Northland Tackle Pro-Staffer Steve Kuchenberg provided an update on the Spring Walleye bite on Southern Green Bay and the tributaries.
The Wisconsin fishing season opener is always the first Saturday in May and is only a little over two weeks away.
Lots of folks have been out targeting Walleye in the rivers and shallows of Green Bay looking for Pre-Spawn fish, but as the water temperatures have climbed into the upper 40s on Green Bay and into the 50s in the rivers, the spawn is winding down. Suckers are taking the place of the Walleye as they transition back into Green Bay. Typically, the Fox River in Green Bay is the first river for the spawn to occur and the trend works its way north to the Oconto, Peshtigo, and lastly the Menominee river, with each one being about 10-14days behind the previous.
As the spawning run concludes the Walleye are moving from the river back into Green Bay so Anglers have been targeting the river mouths and nearby shallow water along shorelines.
The good news is that Post-Spawn fish are hungry and often feed quite aggressively.
Two key things to pay attention to are water clarity and temperature this time of year. Dirty water gives fish some protection and it also warms faster as it absorbs more sunlight. So Kuchenberg recommends looking for water with 2’-3’ of visibility vs crystal clear water and also look for pockets of water that might be 5 to 8 degrees warmer than surrounding areas. He also said, don’t be afraid to fish shallow, as in 3’-6’ feet of water. When fishing that shallow pay attention to fishing pressure as well. Too many anglers in a small area will spook the fish or shut them down so don’t be afraid to move off to where no one else is and give it a try.
It’s hard to beat the feeling of a Post-Spawn Slob O’Saurus whacking your bait and because the fish are concentrated in relatively shallow water this time of year, it’s a great time to hook into a Green Bay giant.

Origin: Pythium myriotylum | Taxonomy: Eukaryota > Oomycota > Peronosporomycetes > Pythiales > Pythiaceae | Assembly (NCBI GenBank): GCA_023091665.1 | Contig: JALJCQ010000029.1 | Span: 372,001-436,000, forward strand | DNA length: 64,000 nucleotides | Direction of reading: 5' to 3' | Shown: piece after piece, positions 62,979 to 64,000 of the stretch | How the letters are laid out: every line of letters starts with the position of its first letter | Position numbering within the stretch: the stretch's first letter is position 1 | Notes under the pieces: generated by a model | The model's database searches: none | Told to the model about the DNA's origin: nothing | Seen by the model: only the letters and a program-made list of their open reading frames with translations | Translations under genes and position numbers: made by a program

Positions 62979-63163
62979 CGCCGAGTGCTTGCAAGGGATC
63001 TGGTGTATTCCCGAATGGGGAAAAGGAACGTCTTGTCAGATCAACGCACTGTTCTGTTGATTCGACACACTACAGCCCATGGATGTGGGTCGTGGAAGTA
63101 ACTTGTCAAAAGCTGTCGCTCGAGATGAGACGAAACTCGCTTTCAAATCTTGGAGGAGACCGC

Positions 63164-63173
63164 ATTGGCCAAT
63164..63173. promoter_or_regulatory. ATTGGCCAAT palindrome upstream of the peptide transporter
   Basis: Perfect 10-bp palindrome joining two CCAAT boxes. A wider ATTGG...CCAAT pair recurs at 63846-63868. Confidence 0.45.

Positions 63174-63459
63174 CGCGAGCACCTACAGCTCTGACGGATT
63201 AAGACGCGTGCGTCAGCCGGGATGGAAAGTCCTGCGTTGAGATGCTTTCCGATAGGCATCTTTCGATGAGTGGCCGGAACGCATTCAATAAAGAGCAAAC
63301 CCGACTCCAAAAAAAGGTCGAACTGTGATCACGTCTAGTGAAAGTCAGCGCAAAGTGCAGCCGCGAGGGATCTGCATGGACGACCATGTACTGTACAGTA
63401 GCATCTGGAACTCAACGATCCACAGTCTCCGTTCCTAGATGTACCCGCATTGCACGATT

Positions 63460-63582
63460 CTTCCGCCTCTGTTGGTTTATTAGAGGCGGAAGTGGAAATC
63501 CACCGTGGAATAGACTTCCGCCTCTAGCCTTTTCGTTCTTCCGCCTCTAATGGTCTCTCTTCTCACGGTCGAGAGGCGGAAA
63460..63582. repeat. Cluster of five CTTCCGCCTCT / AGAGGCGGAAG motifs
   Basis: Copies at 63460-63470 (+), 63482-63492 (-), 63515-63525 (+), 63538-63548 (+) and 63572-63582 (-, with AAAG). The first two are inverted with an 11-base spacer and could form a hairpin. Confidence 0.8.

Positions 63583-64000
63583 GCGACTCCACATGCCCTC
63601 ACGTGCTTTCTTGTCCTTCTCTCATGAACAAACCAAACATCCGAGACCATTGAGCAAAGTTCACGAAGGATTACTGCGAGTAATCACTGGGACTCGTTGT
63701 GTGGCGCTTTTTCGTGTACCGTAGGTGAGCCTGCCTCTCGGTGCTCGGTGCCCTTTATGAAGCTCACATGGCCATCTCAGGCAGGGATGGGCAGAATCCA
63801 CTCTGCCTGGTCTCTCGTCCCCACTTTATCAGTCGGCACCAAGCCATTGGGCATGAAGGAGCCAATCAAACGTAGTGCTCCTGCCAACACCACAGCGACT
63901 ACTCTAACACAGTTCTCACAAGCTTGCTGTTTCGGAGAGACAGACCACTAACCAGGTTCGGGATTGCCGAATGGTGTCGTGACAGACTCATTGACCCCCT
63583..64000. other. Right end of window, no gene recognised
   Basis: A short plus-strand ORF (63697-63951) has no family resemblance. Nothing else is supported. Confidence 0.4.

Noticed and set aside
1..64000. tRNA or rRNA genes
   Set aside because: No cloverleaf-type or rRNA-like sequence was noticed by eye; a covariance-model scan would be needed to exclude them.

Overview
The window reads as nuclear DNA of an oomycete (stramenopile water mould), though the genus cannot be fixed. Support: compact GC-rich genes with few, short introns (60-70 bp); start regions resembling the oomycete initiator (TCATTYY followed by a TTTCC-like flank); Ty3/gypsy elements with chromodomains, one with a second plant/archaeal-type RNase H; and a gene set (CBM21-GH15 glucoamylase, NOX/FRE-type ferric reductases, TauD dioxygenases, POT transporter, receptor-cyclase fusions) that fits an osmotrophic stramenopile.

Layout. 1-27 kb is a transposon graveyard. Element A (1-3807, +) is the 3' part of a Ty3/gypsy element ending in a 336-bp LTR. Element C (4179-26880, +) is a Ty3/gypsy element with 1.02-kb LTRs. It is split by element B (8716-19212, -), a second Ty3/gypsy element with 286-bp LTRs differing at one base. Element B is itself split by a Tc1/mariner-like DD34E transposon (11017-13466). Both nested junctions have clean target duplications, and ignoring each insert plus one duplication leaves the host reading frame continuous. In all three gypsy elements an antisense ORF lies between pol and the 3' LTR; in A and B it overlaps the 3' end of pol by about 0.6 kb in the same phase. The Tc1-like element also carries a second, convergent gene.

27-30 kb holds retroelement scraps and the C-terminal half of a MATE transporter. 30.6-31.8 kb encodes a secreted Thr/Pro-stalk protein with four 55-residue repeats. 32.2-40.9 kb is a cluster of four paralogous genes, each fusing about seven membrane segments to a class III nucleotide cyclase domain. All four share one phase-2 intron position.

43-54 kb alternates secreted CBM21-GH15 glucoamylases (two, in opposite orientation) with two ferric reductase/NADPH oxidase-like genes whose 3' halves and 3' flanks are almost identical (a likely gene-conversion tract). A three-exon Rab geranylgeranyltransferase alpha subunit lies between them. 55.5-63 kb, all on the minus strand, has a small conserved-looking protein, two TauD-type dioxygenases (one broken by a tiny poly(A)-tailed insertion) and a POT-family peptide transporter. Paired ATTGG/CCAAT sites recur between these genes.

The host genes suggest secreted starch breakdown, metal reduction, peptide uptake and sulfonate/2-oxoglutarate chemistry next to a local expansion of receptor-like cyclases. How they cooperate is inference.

Typical baits to use when casting are soft plastics like the Northland Impulse Paddle Shad or a Lipless Crankbait such as the Rippin Shad. An aggressive technique like Rip Jigging works best and you’ll want to keep your line tight while the bait sinks as the fish will often hit it in the fall. Steve prefers a medium-duty spinning rod such as the St. Croix Avid Series with a fast or x-fast tip to handle the big fish often caught on Green Bay.
Target the river mouths, creek outlets, or pockets of stained water that have a little more temperature to them than the surrounding area.
Trolling this time of year is also highly effective as you can cover more water and increase your chances of finding an active pod of fish. The Western shore of Green Bay is mostly sand and it drops off slowly, so pulling some Off Shore Tackle Planer boards to cover more water can be a great way to locate fish. Once you find a pod of fish, then switch to casting if you prefer.
Crankbaits vs Spinners:
Most anglers tend to stick to crankbaits early in the season and simply slow the presentation speed down a bit, but Kuchenberg isn’t afraid to pull some meat as well as he believes that the scent of a crawler helps entice the bite. Steve said he will target shallow water and often just use a 1/4oz split shot to get the crawler harness down just a few feet and he likes to keep the speed at right around 1.0mph. Colorado baitfish blades in a size 6 are the preferred spinner blade of choice and purple is a great color to start with.
Whether you are fishing from shore, casting, or trolling from a boat springtime is a great time to get out and chase Walleye on Green Bay and its tributaries. To see more updates, follow Steve Kuchenberg on Facebook and Instagram, and best of luck on the water.